Buying a new home in the UK is rapidly increasing investment – the average cost of a two-bedroom home is now £255,172. The average mortgage increased by 2% year-on-year in 2023 and is now £759. For many, these numbers are simply out of reach, and new build homes aren’t making life easier for people who want to jump on the property ladder. Older homes, however, are the saving grace. They have character and charm, and they often value dramatically lower when compared to a new build of the same specifications.
Still, although many people will tell you to buy an older home, there are some things they don’t tell you. We’re here to fill you in on all the hidden information you need.
More Character, More Risk?
There’s a saying that you might have heard – ‘they just don’t make them like this anymore’. True, and what that saying can imply is that new build homes might be safer to live in. During the 1900s, one of the common materials used to build residential houses was asbestos. Undisturbed, this is fine. Disturbed, and you have a host of potentially horrible health implications.
It’s not always something located in home inspections, so you should ensure your home inspection covers it. Fear not – companies like abruss.co.uk can swiftly remove it, so it’s not necessarily the be-all and end-all, but instead, something you should keep in mind when investing in an older home.
Bad Water Works And Energy Efficiency
Nothing lasts forever, and sometimes one of the cons of buying into an older home is the terrible water pressure. Debris and dirt collect over time and cause narrowings that prevent water from flowing as it should. Don’t hold back on viewings – turn on the taps and shower and see how the water flows. Again, not a be-all and end-all, but you would have to invest in fixing the issue once in your new home.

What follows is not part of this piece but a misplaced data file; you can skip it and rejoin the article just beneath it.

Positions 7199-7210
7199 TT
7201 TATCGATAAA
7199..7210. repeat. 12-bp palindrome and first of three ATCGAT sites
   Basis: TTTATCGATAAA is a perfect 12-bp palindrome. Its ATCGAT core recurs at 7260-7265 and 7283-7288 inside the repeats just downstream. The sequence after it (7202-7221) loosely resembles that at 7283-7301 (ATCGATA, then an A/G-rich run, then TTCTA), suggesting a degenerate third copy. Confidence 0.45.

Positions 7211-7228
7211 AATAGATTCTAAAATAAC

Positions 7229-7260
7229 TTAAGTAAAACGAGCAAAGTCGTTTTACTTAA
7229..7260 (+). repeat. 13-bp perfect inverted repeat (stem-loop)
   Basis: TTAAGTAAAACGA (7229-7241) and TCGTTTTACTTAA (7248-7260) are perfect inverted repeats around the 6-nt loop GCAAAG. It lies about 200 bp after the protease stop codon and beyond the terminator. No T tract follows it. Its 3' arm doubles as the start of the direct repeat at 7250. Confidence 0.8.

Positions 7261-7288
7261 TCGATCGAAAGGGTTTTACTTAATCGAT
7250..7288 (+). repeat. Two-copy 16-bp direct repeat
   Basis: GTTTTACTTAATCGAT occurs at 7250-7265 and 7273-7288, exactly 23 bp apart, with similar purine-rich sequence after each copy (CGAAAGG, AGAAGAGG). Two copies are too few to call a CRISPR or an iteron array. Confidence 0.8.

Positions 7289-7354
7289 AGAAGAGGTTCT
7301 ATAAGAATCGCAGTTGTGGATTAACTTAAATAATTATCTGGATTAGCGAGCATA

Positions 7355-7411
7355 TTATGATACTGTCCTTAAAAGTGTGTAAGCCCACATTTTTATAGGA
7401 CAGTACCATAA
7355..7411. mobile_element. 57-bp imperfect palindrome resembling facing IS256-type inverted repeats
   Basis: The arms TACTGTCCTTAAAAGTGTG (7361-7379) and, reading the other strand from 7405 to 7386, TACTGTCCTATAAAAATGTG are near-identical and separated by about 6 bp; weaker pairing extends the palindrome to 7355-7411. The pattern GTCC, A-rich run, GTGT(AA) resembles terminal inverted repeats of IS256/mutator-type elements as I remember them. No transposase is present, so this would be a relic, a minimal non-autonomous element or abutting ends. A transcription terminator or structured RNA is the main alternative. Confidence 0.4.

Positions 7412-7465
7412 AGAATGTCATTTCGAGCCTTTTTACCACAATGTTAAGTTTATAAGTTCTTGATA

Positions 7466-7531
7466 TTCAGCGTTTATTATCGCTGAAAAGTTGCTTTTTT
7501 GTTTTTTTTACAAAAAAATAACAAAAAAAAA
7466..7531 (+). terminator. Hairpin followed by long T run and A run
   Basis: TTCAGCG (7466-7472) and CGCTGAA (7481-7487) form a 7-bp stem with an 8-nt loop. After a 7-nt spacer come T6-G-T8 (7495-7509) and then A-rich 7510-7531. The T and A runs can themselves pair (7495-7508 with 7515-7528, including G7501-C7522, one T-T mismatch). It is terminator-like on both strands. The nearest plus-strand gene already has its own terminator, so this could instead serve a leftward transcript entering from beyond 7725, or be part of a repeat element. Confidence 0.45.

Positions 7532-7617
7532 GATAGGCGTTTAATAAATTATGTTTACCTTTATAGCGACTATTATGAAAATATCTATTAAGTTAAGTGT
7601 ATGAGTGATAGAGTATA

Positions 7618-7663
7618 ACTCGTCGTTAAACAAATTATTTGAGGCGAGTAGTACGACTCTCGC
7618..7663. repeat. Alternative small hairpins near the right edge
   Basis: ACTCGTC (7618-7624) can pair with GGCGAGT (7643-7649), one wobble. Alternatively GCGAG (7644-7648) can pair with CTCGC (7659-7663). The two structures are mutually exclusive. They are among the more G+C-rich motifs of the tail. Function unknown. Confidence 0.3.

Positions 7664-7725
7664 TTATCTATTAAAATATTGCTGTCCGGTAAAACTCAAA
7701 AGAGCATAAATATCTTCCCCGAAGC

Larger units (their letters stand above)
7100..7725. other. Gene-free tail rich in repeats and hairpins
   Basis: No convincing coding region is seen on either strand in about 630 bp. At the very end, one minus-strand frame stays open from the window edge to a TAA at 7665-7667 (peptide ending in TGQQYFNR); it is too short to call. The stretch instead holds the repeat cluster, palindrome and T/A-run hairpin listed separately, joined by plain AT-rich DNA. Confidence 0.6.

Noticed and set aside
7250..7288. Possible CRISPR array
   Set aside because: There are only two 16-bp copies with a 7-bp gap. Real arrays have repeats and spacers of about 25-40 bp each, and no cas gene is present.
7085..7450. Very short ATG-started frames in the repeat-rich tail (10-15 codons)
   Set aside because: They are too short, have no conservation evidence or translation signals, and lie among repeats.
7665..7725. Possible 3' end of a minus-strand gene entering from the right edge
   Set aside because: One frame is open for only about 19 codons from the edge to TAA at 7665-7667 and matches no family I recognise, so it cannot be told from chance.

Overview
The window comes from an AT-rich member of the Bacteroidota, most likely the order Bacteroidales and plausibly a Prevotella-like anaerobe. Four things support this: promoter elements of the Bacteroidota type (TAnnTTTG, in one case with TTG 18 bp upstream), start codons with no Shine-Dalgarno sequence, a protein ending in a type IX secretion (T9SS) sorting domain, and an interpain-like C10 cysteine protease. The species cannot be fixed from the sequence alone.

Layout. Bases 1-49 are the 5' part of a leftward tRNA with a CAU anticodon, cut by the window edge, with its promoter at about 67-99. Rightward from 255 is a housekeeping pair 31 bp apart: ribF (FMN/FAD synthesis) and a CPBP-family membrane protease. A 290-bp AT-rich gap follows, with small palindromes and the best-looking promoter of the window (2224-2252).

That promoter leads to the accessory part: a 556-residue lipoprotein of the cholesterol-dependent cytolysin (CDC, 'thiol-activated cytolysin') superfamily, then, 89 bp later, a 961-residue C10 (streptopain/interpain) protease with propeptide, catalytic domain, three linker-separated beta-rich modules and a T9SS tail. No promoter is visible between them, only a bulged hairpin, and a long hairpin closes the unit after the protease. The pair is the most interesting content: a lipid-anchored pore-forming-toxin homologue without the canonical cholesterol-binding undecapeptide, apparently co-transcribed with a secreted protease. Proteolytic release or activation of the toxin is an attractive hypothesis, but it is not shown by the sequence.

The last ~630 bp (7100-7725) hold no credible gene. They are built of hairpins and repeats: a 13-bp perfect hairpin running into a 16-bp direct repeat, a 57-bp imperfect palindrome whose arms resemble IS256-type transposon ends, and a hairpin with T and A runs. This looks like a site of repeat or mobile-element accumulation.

As for energy efficiency, they simply weren’t as bothered about energy efficiency as we are now when designing homes in the 1900s and early 2000s. With the current cost of living crisis, it’s perhaps wise to consider how efficient your investment will be.
The Cost After Buying
What you’ll notice about everything we’ve mentioned above are the costs you could have after purchasing an older home. Sure, you’ll save some money initially, but you have to factor in everything you’ll have to change or do when you don’t have a new build home that has been designed specifically to your needs or is simply fresh on the ground and needs no changes. Still, don’t be fooled. Modern new-build homes are often poorly designed.
Take the time to weigh out the pros and cons. New build homes look great on the outside, but they simply don’t make homes as they once did. Older homes – even though they have their cons – are sometimes a more suitable investment in the long run. Would you invest in an older home and fix it up, or are you destined for a new build?
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